For nearly three centuries many of the most exquisite examples of the world's finest porcelains are Meissen teapots.
Johann Bottger: First European to Duplicate Chinese Porcelain Formula
For many years Europeans had been trying to duplicate the fine hard-paste porcelain formula used in China and Japan for nearly one thousand years. This was achieved in 1708 by Johann Frederick Bottger, an alchemist working for the Meissen manufactory. In 1710 Bottger was appointed director in charge of experimentation and development.
Red Stoneware: The First Teapots by Meissen
Bottger's first successful invention was a red stoneware, also known as Bottger Stoneware. Produced by the Meissen manufactory from 1708-1728, the stoneware was so hard it could be polished, faceted or engraved.
To view a beautiful example of a Meissen red stoneware teapot, circa 1715-1720, displayed at The J. P. Getty Museum in Los Angeles, California visit Getty Edu. This rare deep red teapot has silver-gilt mounts and chain.
The Elegance of Meissen White Porcelain Teapots
With the addition and proper blending of kaolin and petuntse, Bottger soon perfected the correct formula needed to produce the beautiful hard-paste white porcelain of China. By 1713, Meissen was producing beautiful, delicate and elegant glazed white porcelain pieces. Among the Meissen pieces displayed as part of The Arnold Collection of Meissen Porcelain at the Frick Collection Museum in New York City, was a fabulous all white, glazed teapot with cover, circa 1713-1715. To view the teapot, along with other pieces of Meissen belonging to the Arnold Collection visit Roberta on the Arts. Scroll down to the third picture to see this marvelous example of early Meissen. There are also two additional early teapots, 1725-1731, displayed on the page. To see them scroll down to pictures twelve and thirteen.
Additional Examples of Meissen Teapots
Museums throughout the world house many of the following teapots.
Teapots of the 1700s
- Displayed at The Metropolitan Museum of Art in New York City is a unique teapot by Meissen, circa 1725. This unusual teapot does not have a top opening. Instead the teapot's base has a hole used for filling. Once filled, a cork plugs the hole. The detailed scene on this teapot of exotically dressed people with a palm tree behind them on one side and people preparing tea wearing similar clothing on the reverse side is known as a chinoiserie. This term refers to highly detailed and often fanciful scenes of Oriental life as imagined by the Europeans.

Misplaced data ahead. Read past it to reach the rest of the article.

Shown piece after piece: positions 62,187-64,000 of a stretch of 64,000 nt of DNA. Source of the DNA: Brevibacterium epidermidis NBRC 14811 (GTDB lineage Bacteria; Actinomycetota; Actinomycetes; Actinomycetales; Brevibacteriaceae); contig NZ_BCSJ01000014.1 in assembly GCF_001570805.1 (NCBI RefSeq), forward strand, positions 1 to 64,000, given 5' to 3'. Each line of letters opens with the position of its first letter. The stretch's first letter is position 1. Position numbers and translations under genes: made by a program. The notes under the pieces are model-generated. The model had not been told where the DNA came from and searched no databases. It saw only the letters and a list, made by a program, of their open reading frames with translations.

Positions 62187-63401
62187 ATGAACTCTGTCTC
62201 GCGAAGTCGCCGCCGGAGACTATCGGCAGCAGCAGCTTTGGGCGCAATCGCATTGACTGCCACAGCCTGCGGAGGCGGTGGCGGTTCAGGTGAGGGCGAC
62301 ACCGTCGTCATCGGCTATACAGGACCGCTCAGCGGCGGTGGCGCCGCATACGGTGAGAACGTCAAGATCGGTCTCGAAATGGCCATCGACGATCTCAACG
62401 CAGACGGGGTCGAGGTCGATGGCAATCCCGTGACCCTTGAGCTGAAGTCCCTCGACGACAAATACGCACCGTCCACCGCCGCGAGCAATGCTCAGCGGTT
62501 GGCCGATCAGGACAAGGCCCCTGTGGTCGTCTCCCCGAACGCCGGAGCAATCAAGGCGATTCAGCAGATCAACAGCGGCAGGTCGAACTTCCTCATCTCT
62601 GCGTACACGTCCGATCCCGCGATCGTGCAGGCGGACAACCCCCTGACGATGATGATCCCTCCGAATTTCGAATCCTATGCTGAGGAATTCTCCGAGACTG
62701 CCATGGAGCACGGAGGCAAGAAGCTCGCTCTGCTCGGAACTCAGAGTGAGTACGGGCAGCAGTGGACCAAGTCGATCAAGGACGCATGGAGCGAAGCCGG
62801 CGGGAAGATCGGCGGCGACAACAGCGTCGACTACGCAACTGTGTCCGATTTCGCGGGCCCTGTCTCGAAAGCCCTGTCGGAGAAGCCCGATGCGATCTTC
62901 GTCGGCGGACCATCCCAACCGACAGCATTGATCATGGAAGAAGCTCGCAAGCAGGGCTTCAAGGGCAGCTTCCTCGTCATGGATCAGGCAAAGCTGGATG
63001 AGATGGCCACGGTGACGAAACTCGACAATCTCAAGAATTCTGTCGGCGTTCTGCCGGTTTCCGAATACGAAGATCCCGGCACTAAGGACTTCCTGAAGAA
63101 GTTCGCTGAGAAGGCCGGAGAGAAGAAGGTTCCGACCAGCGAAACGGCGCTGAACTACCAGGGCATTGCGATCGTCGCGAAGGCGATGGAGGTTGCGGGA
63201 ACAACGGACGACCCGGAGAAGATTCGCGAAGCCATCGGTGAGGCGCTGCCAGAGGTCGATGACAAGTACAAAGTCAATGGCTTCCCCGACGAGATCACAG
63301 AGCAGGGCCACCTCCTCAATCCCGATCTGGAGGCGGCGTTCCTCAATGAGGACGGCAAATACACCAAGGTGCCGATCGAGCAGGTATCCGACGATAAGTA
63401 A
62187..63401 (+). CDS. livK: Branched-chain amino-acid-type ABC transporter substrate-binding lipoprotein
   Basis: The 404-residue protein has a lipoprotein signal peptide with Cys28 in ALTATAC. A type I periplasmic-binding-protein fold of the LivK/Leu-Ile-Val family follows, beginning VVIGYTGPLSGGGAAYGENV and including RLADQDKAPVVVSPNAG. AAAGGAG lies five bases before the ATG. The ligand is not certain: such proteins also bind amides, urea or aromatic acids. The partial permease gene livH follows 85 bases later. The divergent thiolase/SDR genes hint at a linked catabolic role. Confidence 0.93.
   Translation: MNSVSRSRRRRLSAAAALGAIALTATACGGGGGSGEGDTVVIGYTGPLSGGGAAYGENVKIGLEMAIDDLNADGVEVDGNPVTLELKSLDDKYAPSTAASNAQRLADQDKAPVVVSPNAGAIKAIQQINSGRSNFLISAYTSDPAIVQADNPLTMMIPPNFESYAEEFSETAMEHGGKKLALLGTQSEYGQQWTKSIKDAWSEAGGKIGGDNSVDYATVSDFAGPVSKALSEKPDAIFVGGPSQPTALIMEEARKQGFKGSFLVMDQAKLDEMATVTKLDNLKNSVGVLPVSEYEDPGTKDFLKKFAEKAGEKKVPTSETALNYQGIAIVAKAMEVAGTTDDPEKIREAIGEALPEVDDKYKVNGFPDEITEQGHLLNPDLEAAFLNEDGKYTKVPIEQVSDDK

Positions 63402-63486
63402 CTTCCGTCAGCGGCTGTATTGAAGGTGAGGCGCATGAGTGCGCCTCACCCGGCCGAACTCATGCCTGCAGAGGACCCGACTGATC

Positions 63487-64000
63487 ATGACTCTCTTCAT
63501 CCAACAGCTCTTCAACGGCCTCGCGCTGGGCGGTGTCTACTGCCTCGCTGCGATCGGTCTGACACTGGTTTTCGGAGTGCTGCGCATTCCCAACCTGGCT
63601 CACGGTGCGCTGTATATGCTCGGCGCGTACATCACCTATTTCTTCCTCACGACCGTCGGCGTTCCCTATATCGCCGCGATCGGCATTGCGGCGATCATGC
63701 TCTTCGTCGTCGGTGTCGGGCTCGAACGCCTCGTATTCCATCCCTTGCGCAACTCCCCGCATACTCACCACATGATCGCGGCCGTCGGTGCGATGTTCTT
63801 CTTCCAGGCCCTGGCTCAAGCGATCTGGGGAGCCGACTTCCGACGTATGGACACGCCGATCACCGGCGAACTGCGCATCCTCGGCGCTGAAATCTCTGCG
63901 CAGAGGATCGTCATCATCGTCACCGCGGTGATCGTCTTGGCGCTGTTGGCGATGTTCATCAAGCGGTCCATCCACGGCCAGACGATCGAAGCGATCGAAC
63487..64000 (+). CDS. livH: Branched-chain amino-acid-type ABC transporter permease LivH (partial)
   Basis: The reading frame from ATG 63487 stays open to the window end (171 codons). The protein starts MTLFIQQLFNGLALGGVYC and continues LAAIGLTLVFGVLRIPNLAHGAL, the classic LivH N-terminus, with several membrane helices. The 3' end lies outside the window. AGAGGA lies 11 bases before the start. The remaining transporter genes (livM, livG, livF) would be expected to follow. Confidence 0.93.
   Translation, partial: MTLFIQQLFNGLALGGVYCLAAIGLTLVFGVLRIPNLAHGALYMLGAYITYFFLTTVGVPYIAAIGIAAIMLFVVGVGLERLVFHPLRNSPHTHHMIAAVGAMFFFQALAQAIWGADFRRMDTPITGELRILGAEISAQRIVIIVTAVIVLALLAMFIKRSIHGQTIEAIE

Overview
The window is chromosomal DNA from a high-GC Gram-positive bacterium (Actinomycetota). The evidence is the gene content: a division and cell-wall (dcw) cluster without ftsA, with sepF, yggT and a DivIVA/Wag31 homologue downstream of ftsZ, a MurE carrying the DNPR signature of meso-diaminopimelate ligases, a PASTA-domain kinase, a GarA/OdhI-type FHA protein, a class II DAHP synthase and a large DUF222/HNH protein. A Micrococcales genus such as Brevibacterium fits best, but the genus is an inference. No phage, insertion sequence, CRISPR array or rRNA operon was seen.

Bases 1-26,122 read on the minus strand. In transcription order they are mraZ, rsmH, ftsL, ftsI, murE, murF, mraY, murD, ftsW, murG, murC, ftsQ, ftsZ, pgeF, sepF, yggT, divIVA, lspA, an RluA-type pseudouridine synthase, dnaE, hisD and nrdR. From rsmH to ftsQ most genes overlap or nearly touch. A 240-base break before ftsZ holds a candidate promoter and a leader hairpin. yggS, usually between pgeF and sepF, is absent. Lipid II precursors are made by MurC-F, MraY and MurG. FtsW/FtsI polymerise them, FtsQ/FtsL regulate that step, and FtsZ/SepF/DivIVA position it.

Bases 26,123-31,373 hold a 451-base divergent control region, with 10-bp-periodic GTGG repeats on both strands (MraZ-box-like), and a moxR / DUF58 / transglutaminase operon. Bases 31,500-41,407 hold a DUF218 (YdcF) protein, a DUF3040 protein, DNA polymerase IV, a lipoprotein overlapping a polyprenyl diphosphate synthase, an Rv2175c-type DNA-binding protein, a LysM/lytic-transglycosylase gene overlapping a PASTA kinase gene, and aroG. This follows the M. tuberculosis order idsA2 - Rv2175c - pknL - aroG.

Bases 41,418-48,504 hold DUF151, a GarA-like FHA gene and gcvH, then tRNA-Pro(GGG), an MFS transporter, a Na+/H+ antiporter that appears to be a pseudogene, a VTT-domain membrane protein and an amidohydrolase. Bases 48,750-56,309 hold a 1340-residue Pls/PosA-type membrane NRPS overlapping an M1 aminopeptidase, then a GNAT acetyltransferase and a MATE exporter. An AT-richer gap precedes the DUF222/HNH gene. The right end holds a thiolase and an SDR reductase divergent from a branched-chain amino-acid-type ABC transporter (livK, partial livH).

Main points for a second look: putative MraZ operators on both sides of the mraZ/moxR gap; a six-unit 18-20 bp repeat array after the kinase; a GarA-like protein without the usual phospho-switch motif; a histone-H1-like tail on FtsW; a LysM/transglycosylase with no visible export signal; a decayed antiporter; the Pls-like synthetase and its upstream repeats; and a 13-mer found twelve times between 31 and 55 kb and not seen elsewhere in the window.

- An exquisite chinoiserie designed globular teapot, circa 1723, sold at Christie's Auction of London on 11/18/08 for $37,675.
- Beautiful painted scenic panels and detailed cartouches make this Meissen globular teapot, circa 1740-1770, truly magnificent.
- Magnificent pedestal teapot by Meissen, circa 1750.
Teapots of the1800s
- This bulbous teapot with floral design is circa 1840-1880.
- An Imari style teapot is circa 1880.
An example of the well known classic Meissen mark, the blue crossed swords, is visible on this Bird and Tree pattern Meissen teapot, circa 1730-1745.
The following websites provide additional information on Meissen marks, including imitations and copies.
- Antique Marks
- A Guide to the Collection of Early Meissen Porcelain sold at AbeBooks.com
- Amazon offers a price guide for Meissen antiques titled Meissen Porcelain Identification And Value Guide
Fine Examples of European Porcelain
Meissen teapots are spectacular examples of European porcelain to enjoy whether you are a collector or simply appreciate the fine detail and craftsmanship of fine antique porcelain.